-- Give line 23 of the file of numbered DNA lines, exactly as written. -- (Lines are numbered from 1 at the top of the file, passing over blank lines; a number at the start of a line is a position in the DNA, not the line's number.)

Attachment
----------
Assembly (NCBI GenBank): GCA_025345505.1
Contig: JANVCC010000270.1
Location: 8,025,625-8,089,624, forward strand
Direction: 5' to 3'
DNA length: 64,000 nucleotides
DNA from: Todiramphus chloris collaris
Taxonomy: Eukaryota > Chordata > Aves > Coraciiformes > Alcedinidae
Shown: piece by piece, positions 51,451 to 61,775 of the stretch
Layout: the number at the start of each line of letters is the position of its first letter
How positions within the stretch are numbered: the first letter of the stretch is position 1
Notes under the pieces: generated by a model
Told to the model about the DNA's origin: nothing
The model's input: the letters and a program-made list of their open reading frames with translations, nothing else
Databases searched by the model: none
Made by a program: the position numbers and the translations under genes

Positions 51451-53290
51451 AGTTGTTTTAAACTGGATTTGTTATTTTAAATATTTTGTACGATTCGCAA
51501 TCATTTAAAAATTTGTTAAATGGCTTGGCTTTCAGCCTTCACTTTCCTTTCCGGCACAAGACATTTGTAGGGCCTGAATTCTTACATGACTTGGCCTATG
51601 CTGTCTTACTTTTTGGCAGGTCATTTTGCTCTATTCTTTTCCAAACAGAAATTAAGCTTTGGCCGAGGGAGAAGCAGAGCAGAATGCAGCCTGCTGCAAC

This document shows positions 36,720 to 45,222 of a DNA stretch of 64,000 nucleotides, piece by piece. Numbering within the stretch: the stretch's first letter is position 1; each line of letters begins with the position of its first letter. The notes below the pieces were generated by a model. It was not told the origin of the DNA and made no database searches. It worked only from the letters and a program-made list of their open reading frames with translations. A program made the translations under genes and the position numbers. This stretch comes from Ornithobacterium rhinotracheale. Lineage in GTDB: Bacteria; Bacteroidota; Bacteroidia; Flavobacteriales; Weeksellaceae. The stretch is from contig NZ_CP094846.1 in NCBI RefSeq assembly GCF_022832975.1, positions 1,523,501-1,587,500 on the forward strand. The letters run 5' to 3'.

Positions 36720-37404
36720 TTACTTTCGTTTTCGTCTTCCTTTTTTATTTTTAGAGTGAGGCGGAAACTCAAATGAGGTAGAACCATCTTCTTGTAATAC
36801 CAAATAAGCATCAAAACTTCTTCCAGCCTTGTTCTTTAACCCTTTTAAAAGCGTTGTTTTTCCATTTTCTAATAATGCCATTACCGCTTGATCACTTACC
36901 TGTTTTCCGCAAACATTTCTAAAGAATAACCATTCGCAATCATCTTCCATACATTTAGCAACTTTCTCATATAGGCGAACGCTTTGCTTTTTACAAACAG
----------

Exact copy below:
36801 CAAATAAGCATCAAAACTTCTTCCAGCCTTGTTCTTTAACCCTTTTAAAAGCGTTGTTTTTCCATTTTCTAATAATGCCATTACCGCTTGATCACTTACC